Thoughts on the Ashley Madison hack

I’m irritated by this whole thing.

On the one hand, it’s interesting that this might be the first time where MEN are being targeted generally for revenge for sexual indiscretions, and that these indiscretions are actually far more indiscrete than taking nude selfies to share with consenting adults.

On the other, this hack is every bit as much of a violation for these men and women, though it seems mostly only the men are going to be targeted. It includes information about their fetishes, and it includes instances of every account that’s ever been created and since “deleted”-but-not-really. The hack of the information from the site’s database is horrid, and the intent from some quarters — political, anti-social-justice, etc — to pore through it to damn specific people over being in that database is really gross. It’s gross in the same sort of voyeuristic way that putting up revenge porn is gross, though maybe not gross to the same degree insofar as it’s damning them for, at best, THINKING of doing something unethical, rather than damning them for doing something totally normal and commonplace as sending nudies to consenting partners.

This amounts to an infidelity dragnet, and it’s bound to catch innocents who’ve only engaged in “thoughtcrime”, having CONSIDERED having an affair. People who had accounts at one time, but no longer. People who had accounts before even being married. Yes, the site is about married people looking to “cheat”, but I’m sure straight and lovelorn people have ended up signing up for accounts on Grindr before, so it’s bound to happen that people sign up for this site just looking to pull a date. Not to mention that poly folks could very well use this relationship-finder with the full knowledge of their partners. Or people who signed up to research the site, even!

Mind you, it is a bright line that I cannot cross, where I would never engage in any activity that anyone directly impacted by it — e.g. partners — would not consent to. I am an advocate of ongoing, active, informed consent, and abrogating that consent is gross and wrong. It is a breach of trust that absolutely could and probably should ruin relationships. An ethical thing to do on encountering this information about someone’s relationship is to tell them privately — not splash it all over the deep web and create searchable indexes so that 4chan can go digging for dirt on all their most hated Social Justice Warriors. Never mind that they’re the ones constantly claiming that feminists just hate sex (despite evidence to the contrary), giving them the narrative that proving they might want sex somehow makes them hypocrites.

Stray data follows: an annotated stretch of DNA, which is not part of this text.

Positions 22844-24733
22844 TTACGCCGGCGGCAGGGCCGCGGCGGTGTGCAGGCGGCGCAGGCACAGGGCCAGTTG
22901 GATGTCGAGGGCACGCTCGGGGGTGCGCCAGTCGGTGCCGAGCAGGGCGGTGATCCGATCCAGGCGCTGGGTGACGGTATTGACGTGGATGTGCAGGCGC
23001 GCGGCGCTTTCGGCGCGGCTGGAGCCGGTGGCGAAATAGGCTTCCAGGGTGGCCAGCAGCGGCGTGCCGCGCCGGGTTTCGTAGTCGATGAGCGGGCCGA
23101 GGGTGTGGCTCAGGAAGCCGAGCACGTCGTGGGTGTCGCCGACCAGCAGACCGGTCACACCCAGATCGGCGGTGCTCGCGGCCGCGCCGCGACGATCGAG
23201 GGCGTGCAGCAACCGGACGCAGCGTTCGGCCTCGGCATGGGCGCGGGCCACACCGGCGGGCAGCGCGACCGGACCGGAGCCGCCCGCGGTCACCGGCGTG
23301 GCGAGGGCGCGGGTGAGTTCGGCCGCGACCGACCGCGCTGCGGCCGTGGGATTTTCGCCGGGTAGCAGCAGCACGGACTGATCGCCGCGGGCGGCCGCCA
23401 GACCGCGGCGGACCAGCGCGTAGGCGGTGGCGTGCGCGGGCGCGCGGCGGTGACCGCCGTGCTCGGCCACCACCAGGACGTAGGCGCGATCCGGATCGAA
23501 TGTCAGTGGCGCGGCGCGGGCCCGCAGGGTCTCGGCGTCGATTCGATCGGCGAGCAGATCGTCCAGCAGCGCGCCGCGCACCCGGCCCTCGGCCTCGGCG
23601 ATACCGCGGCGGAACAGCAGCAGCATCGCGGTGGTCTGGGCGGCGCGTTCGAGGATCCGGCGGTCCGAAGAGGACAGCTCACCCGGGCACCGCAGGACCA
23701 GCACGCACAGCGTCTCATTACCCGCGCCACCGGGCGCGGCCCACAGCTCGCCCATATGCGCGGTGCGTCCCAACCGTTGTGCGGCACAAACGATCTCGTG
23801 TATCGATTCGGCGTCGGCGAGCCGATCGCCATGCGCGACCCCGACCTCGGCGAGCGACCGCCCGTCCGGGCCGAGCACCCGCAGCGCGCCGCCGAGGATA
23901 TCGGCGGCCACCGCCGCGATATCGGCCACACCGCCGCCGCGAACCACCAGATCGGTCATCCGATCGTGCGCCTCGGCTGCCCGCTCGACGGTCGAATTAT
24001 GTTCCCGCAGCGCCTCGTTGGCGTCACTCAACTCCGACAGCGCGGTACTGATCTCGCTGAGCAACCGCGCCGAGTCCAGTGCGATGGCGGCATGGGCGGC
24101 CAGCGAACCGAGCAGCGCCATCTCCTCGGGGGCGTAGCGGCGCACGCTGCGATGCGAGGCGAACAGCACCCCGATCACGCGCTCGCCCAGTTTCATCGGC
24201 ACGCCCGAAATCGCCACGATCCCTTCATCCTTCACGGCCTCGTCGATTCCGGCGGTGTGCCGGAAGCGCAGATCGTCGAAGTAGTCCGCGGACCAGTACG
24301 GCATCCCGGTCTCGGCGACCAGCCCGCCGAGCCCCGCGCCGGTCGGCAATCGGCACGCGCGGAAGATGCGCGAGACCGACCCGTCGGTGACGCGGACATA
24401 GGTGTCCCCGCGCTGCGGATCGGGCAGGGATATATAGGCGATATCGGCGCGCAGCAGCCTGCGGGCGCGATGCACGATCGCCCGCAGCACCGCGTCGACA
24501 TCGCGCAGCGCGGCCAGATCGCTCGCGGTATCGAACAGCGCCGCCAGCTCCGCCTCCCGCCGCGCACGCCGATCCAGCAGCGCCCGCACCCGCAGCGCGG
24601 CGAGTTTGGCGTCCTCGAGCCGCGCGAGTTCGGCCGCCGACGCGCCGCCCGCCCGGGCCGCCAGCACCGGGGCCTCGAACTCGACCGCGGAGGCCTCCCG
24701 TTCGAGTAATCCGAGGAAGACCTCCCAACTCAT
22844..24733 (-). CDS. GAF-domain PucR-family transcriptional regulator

And don’t even get me started on the fact that finally, FINALLY, Josh Duggar — who molested several of his sisters — is suddenly viewed as a bad guy because he had an account here. Admitted child molestation is not a less serious crime than planning on cheating on your wife with zero proof of follow-through.

Just an unstructured thought dump.

Gay marriage is no threat to heterosexual marriage

Via their Facebook page, the group Heterosexuals for Same Sex Equality has released a timely video (though, honestly, when is this NOT timely, with enemies to the cause of equal rights so devoted to making life miserable for people just because they are not like them?).

You may recognize some of the people in the video.

Why my initial thoughts on the Obama gay marriage announcement are wrong

Yesterday, Barack Obama declared that his position on gay marriage has evolved, and where once he thought civil unions were sufficient, he’s decided, rightly, that they are not, and has made possibly the clearest and most supportive statement on the matter that any president has ever made.

Critics have contended that civil unions are another way of saying “separate but equal”, only, you know, without the “equal” part. It is effectively a form of soft bigotry to say that one type of life partner contract is allowed to be called “marriage” while this other type is not, for reasons completely unfathomable to anyone but the theists who draw the line in the sand at their personal definition of marriage — a relationship sanctified by a member of their clergy and thus accepted in the eyes of God. There are, of course, legal ramifications as well, but people seem to care more about their precious words.